Ceroplastes reunionensis Ben-Dov & Matile-Ferrero

Hodgson, Chris J. & Peronti, Ana L. B. G., 2012, 3372, Zootaxa 3372, pp. 1-265: 90-93

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Ceroplastes reunionensis Ben-Dov & Matile-Ferrero


Ceroplastes reunionensis Ben-Dov & Matile-Ferrero  

( Fig. 48; Map fig. 104)

Ceroplastes reunionensis Ben-Dov & Matile-Ferrero   in Ben-Dov et al., 2000: 425.

Material examined: Holotype: Ile de la Réunion, Ravine de Cabris, on Platycerium bifurcatum   ( Polypodiaceae   ), 28.vi.1998, S. Quilici ( MNHN #13805-1): 1/1; also Paratypes: as previous but dated 02.ix.1997, on Lawsonia alba   ( Lythraceae   ) ( MNHN #13650-1): 1/1; also as previous but dated 12.ii.1999, on Cycas revoluta   ( Cycadaceae   ) ( MNHN #13822-2): 1/3; also as previous but dated 12.ii.1999, on Carissa macrocarpa   ( Apocynaceae   ) ( MNHN #13824-4): 1/2; also St. Denis, on C. revoluta   , 27.i.1999, J. & Cl. Pierre ( MNHN # 13830): 2/2 (fair-good); also Etang de St. Paul, on Schinus terebinthifolia   , 15.iv.2010, Marc Attié ( MNHN #14743): 4/4 (fair-good).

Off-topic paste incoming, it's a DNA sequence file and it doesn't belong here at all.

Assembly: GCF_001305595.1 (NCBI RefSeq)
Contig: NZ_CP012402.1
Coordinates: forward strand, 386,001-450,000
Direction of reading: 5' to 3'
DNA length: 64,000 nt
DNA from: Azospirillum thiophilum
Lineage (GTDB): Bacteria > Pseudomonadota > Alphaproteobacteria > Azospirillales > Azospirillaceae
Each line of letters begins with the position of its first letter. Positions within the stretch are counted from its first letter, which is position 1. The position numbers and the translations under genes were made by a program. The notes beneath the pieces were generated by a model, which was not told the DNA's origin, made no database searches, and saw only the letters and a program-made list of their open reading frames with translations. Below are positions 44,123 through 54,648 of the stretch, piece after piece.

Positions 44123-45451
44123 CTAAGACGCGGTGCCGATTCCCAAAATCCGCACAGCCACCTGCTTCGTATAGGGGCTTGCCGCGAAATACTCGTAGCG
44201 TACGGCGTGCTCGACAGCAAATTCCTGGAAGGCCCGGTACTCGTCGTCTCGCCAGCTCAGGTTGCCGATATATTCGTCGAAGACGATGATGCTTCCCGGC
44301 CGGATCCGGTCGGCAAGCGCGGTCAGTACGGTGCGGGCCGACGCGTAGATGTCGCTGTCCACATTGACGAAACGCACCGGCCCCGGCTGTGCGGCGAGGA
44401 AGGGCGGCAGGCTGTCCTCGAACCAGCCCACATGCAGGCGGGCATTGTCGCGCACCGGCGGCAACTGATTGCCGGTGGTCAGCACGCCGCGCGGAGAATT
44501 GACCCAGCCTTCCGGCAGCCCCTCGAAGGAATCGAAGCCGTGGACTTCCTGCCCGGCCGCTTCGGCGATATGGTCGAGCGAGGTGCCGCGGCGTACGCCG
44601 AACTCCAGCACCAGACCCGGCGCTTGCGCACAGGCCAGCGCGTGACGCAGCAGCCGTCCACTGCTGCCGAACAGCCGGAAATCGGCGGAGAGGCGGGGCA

Note. Data from Ben-Dov et al. (2000) in (..) brackets.

Unmounted material. "Wax of young and fully-grown female pure white; wax test observed on 8 host plants in Réunion, being always white; no discernible division into plates. Wax test of young female 2 mm long, 1.5 mm wide, 1 mm high. Wax test of fully-grown female up to 5 mm long, 4 mm wide, 3 mm high. Middle of test with an oval white wax secretion of first instar; submarginal elevation poorly developed. A dry filamentous wax, very conspicuous on background of test, extends from each mesothoracic and metathoracic spiracle to submargin of test. Anal plates exposed. Body of alcohol preserved specimens light yellow brown.” ( Ben-Dov et al., 2000: 425).

Mounted material. Body broadly oval and convex, with distinct, quite deep, stigmatic clefts; lateral and dorsal clear areas distinct. Caudal process short and stout, probably directed upwards. Length 1.6–2.7 mm, width 1.3–2.3 mm; width across venter about 1.2–2.1 mm.